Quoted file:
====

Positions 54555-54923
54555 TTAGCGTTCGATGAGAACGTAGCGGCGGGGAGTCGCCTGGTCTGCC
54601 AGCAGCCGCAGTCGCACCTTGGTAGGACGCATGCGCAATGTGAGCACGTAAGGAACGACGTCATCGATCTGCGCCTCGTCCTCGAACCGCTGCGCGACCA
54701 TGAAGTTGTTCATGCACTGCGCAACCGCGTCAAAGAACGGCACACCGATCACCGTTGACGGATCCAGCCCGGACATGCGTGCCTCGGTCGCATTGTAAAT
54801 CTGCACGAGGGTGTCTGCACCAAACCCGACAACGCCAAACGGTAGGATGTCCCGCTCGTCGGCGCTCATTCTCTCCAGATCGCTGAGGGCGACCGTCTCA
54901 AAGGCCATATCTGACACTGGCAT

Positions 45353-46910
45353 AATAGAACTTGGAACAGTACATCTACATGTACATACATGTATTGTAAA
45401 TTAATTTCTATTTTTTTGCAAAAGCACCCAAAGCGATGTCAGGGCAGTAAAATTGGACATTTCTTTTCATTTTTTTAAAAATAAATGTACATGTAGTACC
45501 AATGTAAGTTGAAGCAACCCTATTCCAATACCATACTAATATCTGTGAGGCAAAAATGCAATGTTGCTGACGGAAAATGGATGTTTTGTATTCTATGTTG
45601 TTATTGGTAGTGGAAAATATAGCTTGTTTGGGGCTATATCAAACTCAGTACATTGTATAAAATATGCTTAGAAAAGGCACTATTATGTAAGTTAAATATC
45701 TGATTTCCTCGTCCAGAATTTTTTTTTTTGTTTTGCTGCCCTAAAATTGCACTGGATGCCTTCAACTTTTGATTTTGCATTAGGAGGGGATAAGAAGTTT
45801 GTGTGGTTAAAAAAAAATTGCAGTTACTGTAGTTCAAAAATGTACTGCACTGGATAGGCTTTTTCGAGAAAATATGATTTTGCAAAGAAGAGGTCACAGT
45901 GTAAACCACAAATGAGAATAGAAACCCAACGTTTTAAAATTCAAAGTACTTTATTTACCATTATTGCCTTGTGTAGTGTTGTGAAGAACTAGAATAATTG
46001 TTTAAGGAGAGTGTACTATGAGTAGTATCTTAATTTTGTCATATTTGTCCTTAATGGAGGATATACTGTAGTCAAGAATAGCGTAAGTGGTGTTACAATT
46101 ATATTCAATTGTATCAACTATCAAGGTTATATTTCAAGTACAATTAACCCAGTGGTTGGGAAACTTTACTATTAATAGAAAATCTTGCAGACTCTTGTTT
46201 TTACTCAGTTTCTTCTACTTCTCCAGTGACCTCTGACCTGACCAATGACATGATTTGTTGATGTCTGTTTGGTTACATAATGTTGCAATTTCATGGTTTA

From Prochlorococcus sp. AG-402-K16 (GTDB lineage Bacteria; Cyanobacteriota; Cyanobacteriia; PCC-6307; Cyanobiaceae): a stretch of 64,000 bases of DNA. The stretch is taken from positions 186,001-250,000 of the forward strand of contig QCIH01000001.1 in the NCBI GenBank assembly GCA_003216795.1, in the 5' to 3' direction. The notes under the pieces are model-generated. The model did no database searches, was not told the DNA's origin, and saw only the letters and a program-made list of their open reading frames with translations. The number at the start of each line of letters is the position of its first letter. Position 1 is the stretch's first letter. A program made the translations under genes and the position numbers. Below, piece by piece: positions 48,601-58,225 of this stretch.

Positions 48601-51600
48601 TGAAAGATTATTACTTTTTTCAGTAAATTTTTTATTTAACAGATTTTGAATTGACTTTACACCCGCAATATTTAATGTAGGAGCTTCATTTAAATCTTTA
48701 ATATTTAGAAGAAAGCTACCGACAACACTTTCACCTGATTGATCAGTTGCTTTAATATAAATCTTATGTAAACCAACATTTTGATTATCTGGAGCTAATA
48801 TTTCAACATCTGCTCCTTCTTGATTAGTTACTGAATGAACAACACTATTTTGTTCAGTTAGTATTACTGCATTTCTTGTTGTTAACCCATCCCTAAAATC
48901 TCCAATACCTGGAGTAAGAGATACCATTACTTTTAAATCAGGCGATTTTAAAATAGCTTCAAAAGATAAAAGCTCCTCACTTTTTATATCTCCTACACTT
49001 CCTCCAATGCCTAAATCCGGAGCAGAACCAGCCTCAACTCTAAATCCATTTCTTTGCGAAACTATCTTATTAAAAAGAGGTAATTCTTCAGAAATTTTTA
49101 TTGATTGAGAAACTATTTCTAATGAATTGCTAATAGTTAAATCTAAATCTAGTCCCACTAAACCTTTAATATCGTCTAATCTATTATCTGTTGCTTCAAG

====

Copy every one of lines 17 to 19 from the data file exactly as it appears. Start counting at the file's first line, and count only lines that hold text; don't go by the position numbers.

46201 TTACTCAGTTTCTTCTACTTCTCCAGTGACCTCTGACCTGACCAATGACATGATTTGTTGATGTCTGTTTGGTTACATAATGTTGCAATTTCATGGTTTA

From Prochlorococcus sp. AG-402-K16 (GTDB lineage Bacteria; Cyanobacteriota; Cyanobacteriia; PCC-6307; Cyanobiaceae): a stretch of 64,000 bases of DNA. The stretch is taken from positions 186,001-250,000 of the forward strand of contig QCIH01000001.1 in the NCBI GenBank assembly GCA_003216795.1, in the 5' to 3' direction. The notes under the pieces are model-generated. The model did no database searches, was not told the DNA's origin, and saw only the letters and a program-made list of their open reading frames with translations. The number at the start of each line of letters is the position of its first letter. Position 1 is the stretch's first letter. A program made the translations under genes and the position numbers. Below, piece by piece: positions 48,601-58,225 of this stretch.

Positions 48601-51600